A buffer member 16 is preferably permanently attached to the underside of the insole 12 in the region of the heel. The buffer member 16 is preferably formed from a soft rubber which is not compressible like the foam of insole 12, but which yields easily and resiliently to bending stresses. A suitable material for this purpose is high-density ethylene vinyl acetate (EVA) with a Shore A hardness of about 35. The buffer member 16 serves to buffer or cushion the hardness of the heel inserts 30a-30n described below.
Immediately below the buffer member 16 is an insertable comfort member 18 also formed from high-density EVA, but with a Shore A hardness on the order of 70. The comfort member 18 is preferably tapered along its forward edge so as to be more resilient and deformable in that area.
Underlying the comfort member 18 are one or more lift inserts 30a-30n which are the hardest parts of the system 10. An appropriate material for the lift inserts 30a-30n is high-density EVA with a Shore hardness of about 80 or better. Typically, the number and thickness of the lift inserts 30a-30n would be chosen by the user to fit his desires in any particular situation.
Finally, the lift inserts are supported by a bottom member 32 which extends forward substantially farther than the other insertable elements of the system 10 to provide arch support. The bottom member 32 is somewhat softer than the lift inserts 30a-n, so as to provide firm support yet conform to some degree to the shape of the shoe 11. A suitable material for the bottom member 32 is high-density EVA with a Shore hardness of about 70.
The above-described system provides a walking comfort comparable to the comfort of the shoe 11 alone, yet provides a firm and readily adjustable lift.
It is understood that the exemplary adjustable height insole system described herein and shown in the drawings represents only a presently preferred embodiment of the invention. Indeed, various modifications and additions may be made to such embodiment without departing from the spirit and scope of the invention. Thus, other modifications and additions may be obvious to those skilled in the art and may be implemented to adapt the present invention for use in a variety of different applications.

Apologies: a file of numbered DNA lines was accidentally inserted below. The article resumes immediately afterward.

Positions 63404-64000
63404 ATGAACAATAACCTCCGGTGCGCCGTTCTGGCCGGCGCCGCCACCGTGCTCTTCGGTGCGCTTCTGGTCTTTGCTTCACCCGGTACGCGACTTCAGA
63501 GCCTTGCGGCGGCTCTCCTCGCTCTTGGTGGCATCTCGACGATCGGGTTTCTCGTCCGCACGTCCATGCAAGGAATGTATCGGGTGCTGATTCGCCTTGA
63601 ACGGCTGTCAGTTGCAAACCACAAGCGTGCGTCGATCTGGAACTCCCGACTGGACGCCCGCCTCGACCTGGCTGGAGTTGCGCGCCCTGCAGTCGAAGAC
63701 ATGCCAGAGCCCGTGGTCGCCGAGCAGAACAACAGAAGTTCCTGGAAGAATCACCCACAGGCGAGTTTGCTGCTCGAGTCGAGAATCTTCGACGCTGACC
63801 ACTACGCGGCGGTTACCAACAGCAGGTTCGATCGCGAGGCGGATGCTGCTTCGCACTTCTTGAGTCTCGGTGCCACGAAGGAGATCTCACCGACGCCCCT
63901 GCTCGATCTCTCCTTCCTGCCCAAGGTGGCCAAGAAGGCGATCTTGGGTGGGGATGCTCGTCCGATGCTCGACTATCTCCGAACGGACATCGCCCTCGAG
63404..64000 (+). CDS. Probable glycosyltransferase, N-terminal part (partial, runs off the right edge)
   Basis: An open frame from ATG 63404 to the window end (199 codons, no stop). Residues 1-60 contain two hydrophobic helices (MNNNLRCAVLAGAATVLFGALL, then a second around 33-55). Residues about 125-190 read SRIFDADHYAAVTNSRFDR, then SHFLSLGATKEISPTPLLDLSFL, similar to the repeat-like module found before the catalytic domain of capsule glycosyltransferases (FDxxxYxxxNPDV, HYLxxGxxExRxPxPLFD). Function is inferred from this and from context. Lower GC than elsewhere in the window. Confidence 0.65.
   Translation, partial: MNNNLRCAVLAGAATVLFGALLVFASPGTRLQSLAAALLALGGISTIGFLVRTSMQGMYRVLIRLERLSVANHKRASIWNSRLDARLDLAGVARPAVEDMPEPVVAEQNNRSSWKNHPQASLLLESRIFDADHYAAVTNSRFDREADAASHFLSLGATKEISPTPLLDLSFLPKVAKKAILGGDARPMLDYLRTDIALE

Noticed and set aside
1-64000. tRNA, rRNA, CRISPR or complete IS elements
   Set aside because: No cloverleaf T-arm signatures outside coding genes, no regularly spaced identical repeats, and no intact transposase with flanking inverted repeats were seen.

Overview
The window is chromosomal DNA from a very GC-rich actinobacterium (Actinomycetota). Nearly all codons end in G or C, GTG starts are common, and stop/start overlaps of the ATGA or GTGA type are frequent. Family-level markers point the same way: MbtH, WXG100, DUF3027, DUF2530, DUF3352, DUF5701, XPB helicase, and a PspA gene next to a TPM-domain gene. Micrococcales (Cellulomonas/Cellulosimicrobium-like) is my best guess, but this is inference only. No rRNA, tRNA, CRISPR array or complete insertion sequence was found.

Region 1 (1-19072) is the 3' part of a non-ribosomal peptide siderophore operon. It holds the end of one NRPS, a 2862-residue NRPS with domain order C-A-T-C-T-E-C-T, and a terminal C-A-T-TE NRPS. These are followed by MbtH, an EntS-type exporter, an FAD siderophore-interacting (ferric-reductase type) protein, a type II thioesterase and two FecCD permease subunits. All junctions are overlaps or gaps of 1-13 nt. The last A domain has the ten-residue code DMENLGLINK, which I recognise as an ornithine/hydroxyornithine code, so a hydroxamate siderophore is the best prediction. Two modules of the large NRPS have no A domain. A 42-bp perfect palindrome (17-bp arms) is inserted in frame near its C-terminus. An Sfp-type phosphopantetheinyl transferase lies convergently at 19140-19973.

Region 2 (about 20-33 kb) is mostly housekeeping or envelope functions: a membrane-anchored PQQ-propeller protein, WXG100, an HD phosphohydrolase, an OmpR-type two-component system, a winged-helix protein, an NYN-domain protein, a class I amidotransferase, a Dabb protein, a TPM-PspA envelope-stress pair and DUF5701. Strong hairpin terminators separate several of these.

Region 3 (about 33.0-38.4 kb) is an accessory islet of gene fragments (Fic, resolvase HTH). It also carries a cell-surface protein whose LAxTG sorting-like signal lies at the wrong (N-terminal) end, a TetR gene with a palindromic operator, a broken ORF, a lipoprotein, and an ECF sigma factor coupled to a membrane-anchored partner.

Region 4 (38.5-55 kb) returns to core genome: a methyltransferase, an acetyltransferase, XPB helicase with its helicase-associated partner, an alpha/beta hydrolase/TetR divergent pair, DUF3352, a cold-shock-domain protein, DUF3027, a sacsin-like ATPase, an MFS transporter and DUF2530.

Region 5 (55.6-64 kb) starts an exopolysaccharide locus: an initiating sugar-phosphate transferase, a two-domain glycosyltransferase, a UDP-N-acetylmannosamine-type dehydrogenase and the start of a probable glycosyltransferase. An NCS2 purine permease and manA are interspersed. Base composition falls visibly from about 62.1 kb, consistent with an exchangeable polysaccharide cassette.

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|WO2015092352A3 *||Dec 19, 2014||Aug 13, 2015||Air & Grace Limited||Improvements in or relating to footwear|
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|U.S. Classification||36/44, 36/81, 36/37|
|International Classification||A43B7/14, A43B7/38|
|Cooperative Classification||A43B7/14, A43B7/1425, A43B7/1445, A43B7/1415, A43B7/143, A43B7/142, A43B7/1465, A43B7/141, A43B7/144, A43B7/145, A43B7/1435, A43B7/38|
|European Classification||A43B7/14A20A, A43B7/14A20P, A43B7/14A20C, A43B7/14A20, A43B7/14A10, A43B7/14A20H, A43B7/14A20F, A43B7/14A20B, A43B7/14A20M, A43B7/14A30R, A43B7/14, A43B7/38|
|Sep 29, 1997||AS||Assignment|
Owner name: MULTI MARKETING MANAGEMENT INC., CALIFORNIA
Free format text: ASSIGNMENT OF ASSIGNORS INTEREST;ASSIGNOR:FARHAD, BEN;REEL/FRAME:008730/0101
Effective date: 19970531
Owner name: CREATIVE LABS, INC., FLORIDA
Free format text: ASSIGNMENT OF ASSIGNORS INTEREST;ASSIGNOR:STEP-UP, A DIVISION OF MULTI MARKETING MANAGEMENT, INC.;REEL/FRAME:008729/0379
Effective date: 19970710
|Aug 29, 2000||AS||Assignment|
Owner name: FARHAD, BEN, CALIFORNIA
Free format text: ASSIGNMENT OF ASSIGNORS INTEREST;ASSIGNOR:CREATIVE LABS INC.;REEL/FRAME:011084/0080
Effective date: 20000815
|Oct 23, 2001||REMI||Maintenance fee reminder mailed|
|Apr 1, 2002||LAPS||Lapse for failure to pay maintenance fees|
|May 28, 2002||FP||Expired due to failure to pay maintenance fee|
Effective date: 20020331